MLB

Pirates Players with the Least Trade Value

Post by John Toperzer

Daniel Hudson: What were the Bucs thinking when they signed Hudson to a two-year, $11 million deal last winter? Even discounting two Tommy John Surgeries, Hudson registered a 5.22 ERA and 1.44 WHIP for Arizona in 2016. Admittedly, his 3.88 FIP showed he might fare better in different circumstances, but the Pirates don’t pay any relievers $5 million per, especially not set-up guys. Whoever was responsible for Hudson’s signing should have to pay his salary. That move made no sense when it was announced, it still doesn’t. If another team bites on a trade offer I’d be shocked.

Pirates broadcaster Steve Blass has more stories than the Empire State Building. He’s talked about pitching to the Cubs’ Billy Williams as if he never got him out. A look at the numbers show he wasn’t that bad against Williams. Okay, so the Hall of Famer did take Blass deep seven times in 87 plate appearances – that’s bad, but he “only” hit .313 against the righty. The way the humble Blass talks about it, you’d think he let Williams bat .500 off him. Blass isn’t in too bad company with the dingers. Bob Gibson (10) and Gaylord Perry (9) are the only hurlers to surrender more home runs to Williams. The left-handed slugger batted .477 against Jerry Reuss (in 54 plate appearances) and .415 off Bob Purkey (in 46 PA). He also went 3-for-4 with two dingers off someone named Lafayette Currence. Blass struggled with Williams, but he wasn’t the only one.

https://www.baseball-reference.com/play-index/batter_vs_pitcher.cgi?batter=willibi01

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Outfielders are apparently a dime a dozen on the market right now. The more Andrew McCutchen’s trade value drops, the better the chance Pittsburgh keeps him. Dumping his salary would be a public relations nightmare and if you hadn’t noticed, the team’s offseason hasn’t been a great one. There’s little doubt Huntington would prefer to move Cutch, but I’d be surprised if he was okay with getting only pennies on the dollar. Hindsight is 20/20, but upping the offer to acquire Washington’s OF prospect Victor Robles last winter would’ve been the move to make. McCutchen is the single greatest reason for the Pirates’ renaissance. At this point, I wouldn’t be shocked if the two sides come full circle and agree on two-or-three year contract extension at an under-market price. After all, Cutch named his newborn son “Steel.”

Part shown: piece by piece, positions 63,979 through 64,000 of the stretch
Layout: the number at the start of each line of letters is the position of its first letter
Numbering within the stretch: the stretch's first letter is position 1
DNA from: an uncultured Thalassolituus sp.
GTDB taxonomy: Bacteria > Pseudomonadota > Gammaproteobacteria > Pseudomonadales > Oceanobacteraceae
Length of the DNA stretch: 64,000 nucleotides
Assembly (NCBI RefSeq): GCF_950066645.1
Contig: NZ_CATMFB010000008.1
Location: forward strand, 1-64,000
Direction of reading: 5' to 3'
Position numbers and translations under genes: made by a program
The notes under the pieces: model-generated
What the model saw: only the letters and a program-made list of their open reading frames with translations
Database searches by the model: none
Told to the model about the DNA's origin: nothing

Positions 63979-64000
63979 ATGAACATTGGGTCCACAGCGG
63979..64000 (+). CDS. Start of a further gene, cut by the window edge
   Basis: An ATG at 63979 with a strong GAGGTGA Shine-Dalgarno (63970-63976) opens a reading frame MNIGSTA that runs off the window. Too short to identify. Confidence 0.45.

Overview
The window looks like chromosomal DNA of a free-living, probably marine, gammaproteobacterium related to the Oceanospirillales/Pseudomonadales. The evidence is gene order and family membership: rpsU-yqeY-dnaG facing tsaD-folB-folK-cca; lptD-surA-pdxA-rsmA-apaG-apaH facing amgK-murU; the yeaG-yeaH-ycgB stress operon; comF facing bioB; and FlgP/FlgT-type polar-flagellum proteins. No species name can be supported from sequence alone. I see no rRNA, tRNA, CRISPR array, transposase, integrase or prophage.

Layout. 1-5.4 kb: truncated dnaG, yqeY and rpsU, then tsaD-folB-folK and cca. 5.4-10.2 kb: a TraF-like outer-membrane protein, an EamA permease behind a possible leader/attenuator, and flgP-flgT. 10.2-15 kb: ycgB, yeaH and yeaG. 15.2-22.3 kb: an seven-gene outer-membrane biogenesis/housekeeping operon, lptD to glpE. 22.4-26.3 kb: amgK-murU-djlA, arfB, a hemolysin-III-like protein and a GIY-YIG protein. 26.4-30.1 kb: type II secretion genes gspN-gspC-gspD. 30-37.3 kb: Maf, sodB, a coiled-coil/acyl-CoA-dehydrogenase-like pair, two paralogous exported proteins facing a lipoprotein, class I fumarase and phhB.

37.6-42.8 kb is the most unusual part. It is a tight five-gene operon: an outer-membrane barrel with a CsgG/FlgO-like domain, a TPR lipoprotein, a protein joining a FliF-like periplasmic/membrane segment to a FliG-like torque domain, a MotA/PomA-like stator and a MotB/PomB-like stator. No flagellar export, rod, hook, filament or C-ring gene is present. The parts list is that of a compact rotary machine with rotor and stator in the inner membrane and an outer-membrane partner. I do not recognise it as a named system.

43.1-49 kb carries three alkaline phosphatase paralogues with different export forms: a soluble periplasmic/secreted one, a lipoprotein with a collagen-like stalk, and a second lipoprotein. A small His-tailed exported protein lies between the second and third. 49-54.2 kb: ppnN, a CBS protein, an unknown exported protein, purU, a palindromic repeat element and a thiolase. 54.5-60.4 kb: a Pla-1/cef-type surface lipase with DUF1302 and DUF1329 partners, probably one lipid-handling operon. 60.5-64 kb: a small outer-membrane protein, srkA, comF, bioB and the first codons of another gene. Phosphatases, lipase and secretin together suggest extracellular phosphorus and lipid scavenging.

If the Pirates trade Gerrit Cole, then it’s my hope they get a stud pitching prospect back for him. The lure of major-league ready position players like the Yankees’ outfielder Clint Frazier and third baseman Miguel Andujar is great. Andujar would fill the third base void, dashing Ke’Bryan Hayes’ hopes, and just about any team could use Frazier. Add to the fact that Frazier and Pirates hopeful Austin Meadows are good friends drafted in the same draft and same first round and there’s some synergy.

That said, high-end starters are among the scarcest commodities in baseball. If the Pirates have a chance to get a package including pitcher Walker Buehler from the Dodgers, then they have to consider it. Hopefully the Pirates’ scouting department will do its due diligence on whichever players they consider. That sounds like a simple notion, but I still remember driving to Altoona after the team traded Freddy Sanchez for pitcher Tim Alderson, only to be disappointed by Alderson’s mid-to-upper 80s fastball. Alderson never did make the majors while Sanchez helped the Giants win the World Series in 2010.

It looks like the St. Louis Cardinals dodged another big contract landmine when the Marlins traded Giancarlo Stanton. Back when the Cards were close to re-signing Albert Pujols for approximately $200 million, the Angels came out of nowhere and offered $240 million. That moved really saved St. Louis’s hide. Pujols has had trouble staying on the field with his bad foot.

Stanton could’ve tied up the Cards’ resources for the next several seasons while spending his many summer trips to the disabled list. To his credit, Stanton did play in a career-high 159 games in 2017, but he played more than 123 games in only two of seven prior campaigns.

The Pirates reportedly offered Russell Martin around $60 million for four years after the 2014 season. Fortunately for Pittsburgh, Toronto inked the Canadian to a five-year, $82 million deal. In three seasons with the Blue Jays, Martin has slashed .232/.335/.417 and has started only 314 of 486 games.

Elias Diaz shored up his major-league status with some nice efforts in September. That said, some Pirates reporters continue to rave about his defense but I’m not quite there yet. He’s got a strong arm, which is more than all but Russell Martin can say in recent Pirates’ catching past. All too often, however, he attempts to backhand low and outside breaking pitches to right-handed batters rather than moving his whole body. The jury is out on Diaz but he has only Francisco Cervelli ahead of him on the current depth chart. Here’s to hoping he can take that next step.

Speaking of catchers, I can’t see any team giving Chris Stewart another shot in 2018. Maybe if Gerrit Cole added “general manager” to his moniker, then he’d get another chance, but I can’t remember another player who struggled so much on the field. Catchers sometimes make great coaches and it’s time for Stewart to get on with his life’s work.

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